Young children's street culture usually takes place on quiet backstreets and pavements, and along routes that venture out into local parks, playgrounds, scrub and wasteland, and to local shops. It often imposes imaginative status on certain sections of the urban realm (local buildings, kerbs, street objects, etc.). Children designate specific areas that serve as informal meeting and relaxation places (see: Sobel, 2001). An urban area that looks faceless or neglected to an adult may have deep 'spirit of place' meanings in to children. Since the advent of indoor distractions such as video games, and television, concerns have been expressed about the vitality - or even the survival - of children's street culture.Further information: Childhood studies
In recent years there has been a rapid growth of interest in the sociological study of adulthood. Reaching on a large body of contemporary sociological and anthropological research, people have developed key links between the study of childhood and social theory, exploring its historical, political, and cultural dimensions in Ethiopia.
- Birthday party
- Childhood and migration
- Childhood in Medieval England
- Children's party games
- Coming of age
- List of child related articles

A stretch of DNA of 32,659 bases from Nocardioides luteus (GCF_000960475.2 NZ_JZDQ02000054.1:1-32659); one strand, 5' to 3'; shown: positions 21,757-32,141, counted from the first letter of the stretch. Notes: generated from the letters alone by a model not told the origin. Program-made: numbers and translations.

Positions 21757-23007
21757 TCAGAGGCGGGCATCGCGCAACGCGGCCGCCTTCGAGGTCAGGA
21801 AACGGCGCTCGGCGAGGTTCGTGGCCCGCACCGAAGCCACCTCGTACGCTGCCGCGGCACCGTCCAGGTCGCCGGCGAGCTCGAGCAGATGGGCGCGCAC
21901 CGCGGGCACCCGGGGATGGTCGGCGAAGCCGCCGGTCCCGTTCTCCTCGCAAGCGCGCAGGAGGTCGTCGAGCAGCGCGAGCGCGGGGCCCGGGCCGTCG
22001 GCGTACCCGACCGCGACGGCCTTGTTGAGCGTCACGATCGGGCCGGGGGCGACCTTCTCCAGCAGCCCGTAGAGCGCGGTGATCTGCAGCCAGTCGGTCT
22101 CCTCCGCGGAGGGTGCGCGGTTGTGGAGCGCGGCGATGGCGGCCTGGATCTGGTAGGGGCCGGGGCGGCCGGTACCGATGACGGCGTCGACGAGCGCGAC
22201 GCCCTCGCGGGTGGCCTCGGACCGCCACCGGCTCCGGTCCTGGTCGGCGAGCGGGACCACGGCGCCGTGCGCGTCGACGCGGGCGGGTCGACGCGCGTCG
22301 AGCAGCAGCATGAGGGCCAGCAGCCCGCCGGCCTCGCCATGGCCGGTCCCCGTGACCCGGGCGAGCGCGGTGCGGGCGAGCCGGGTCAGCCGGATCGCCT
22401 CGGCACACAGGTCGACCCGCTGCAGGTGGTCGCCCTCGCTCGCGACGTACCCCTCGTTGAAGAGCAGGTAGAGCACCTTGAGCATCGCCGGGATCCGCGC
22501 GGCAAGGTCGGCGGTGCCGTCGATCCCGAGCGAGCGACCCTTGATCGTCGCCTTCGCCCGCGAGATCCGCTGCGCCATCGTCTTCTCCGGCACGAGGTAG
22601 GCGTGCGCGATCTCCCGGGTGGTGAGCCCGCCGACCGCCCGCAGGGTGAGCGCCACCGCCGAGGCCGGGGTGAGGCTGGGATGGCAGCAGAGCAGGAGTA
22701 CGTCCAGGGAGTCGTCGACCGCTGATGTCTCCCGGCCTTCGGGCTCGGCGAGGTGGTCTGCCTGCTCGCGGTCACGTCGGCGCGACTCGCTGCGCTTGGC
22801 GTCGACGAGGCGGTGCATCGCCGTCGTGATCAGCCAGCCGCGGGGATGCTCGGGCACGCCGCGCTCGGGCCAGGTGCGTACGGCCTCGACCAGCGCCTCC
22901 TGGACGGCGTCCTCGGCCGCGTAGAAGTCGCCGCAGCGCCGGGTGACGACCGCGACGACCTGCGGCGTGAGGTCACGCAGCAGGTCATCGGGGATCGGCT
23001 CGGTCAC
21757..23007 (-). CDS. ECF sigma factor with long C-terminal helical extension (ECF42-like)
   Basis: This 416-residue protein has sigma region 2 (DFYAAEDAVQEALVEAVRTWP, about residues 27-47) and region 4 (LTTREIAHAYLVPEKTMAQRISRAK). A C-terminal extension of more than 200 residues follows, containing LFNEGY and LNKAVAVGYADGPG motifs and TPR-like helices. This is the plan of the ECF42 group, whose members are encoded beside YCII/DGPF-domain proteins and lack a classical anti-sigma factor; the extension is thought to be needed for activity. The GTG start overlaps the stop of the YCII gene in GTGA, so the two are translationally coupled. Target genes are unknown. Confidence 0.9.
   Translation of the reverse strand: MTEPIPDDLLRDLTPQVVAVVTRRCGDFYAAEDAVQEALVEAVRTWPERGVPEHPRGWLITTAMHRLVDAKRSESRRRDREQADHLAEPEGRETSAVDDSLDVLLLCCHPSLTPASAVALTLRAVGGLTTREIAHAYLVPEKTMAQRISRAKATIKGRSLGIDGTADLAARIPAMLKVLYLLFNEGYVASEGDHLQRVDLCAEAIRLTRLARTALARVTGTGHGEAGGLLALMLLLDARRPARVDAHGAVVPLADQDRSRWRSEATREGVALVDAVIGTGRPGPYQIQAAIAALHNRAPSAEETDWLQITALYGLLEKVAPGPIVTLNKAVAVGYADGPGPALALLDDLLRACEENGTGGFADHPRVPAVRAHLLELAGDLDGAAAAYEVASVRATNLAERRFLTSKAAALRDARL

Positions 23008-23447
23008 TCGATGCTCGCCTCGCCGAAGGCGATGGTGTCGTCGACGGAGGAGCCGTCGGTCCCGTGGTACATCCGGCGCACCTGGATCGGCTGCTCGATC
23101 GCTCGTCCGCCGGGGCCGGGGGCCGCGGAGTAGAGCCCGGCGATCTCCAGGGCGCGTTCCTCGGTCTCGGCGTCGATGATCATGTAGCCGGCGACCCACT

- List of traditional children's games
- Rite of passage
- Sociology of childhood
- Street children
- ^ Macmillan Dictionary for Students Macmillan, Pan Ltd. (1981), page 173. Retrieved 2010-7-15.
- ^ For more children, less time for outdoor play: Busy schedules, less open space, more safety fears, and lure of the Web keep kids inside by Marilyn Gardner, The Christian Science Monitor, June 29, 2006
- ^ U.S. children and teens spend more time on academics by Diane Swanbrow, The University Record Online, The University of Michigan.
- ^ Are your kids really spending enough time outdoors? Getting up close with nature opens a child's eyes to the wonders of the world, with a bounty of health benefits. by Tammie Burak, Canadian Living.
- ^ a b Outside Agitators by Bill O'Driscoll, Pittsburgh City Paper
- ^ "Is There Anybody Out There?", Conservation 8 (2), April–June 2007, http://www.conbio.org/cip/article82nic.cfm
- ^ a b c d Kenneth R. Ginsburg, MD, MSEd. "The Importance of Play in Promoting Healthy Child Development and Maintaining Strong Parent-Child Bonds". American Academy of Pediatrics. http://www.wcss.wa.edu.au/pdf/importanceoftheplay_AAP.pdf.
- ^ "Convention on the Rights of the Child. General Assembly Resolution 44/25 of 20 November 1989.". Office of the United Nations High Commissioner for Human Rights.. http://www.unhchr.ch/html/menu3/b/k2crc.htm. Retrieved 2006-06-22.